It’s highly probable that at some point, your business will have to go through a data migration process. Data migration involves moving current data from one storage system or computer to another.
Data migration is a very complex task. Today we present the best practices that will help you to carry out this process properly.
You will learn what a data migration strategy is, what to include in it, and what to keep in mind when planning migration.
We describe frequent problems that occur after and during migration — this way you will avoid surprises.
And in addition, you’ll learn how to properly perform the tests after the migration.
Why do businesses perform data migration? For many reasons, for example, to replace servers, to transfer their on-premise IT infrastructure to a cloud computing environment, to update their current database with new data due to a merger or acquisition or to move their data to a new CRM.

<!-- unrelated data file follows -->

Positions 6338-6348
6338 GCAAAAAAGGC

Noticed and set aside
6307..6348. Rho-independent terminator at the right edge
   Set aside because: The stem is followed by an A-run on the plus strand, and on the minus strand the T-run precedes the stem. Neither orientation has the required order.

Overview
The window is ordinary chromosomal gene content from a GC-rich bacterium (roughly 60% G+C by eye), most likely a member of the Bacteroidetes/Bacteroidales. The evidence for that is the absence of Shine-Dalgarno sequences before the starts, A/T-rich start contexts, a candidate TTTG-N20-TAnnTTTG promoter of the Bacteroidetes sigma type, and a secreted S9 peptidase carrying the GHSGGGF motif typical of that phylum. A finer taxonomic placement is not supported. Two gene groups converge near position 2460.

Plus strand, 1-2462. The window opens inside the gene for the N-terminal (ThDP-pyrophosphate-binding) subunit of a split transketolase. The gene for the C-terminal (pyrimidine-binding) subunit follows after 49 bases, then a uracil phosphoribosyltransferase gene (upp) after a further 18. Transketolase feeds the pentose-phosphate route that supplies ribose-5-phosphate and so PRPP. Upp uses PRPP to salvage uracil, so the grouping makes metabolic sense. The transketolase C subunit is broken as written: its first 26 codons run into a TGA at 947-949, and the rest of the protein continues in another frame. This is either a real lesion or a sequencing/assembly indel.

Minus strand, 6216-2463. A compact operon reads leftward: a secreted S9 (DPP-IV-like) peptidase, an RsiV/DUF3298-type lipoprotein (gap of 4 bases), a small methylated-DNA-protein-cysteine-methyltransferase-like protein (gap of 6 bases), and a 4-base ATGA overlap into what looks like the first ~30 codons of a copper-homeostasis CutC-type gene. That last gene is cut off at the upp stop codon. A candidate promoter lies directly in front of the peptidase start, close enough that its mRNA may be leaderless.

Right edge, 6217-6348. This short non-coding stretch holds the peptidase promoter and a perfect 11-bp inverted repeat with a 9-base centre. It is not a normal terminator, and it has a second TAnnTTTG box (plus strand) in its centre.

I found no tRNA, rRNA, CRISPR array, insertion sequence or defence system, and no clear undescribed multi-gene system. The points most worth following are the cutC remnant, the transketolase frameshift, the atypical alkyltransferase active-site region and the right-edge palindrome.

According to statistics, between 70-90% of data migration projects fail to meet expectations. This is why it’s crucial to follow some data migration best practices to ensure the process goes smoothly.
What Are the Data Migration Best Practices?
Here are 10 data migration best practices that will help you turn your data transfer into success.
Back up Your Data
Sometimes things don’t go according to plan, so before you start to migrate your data from one system to another, make sure you have a data backup to avoid any potential data loss. If problems arise, for instance, your files get corrupted, go missing or are incomplete, you’ll be able to restore your data to its primary state.
Verify Data Complexity and Quality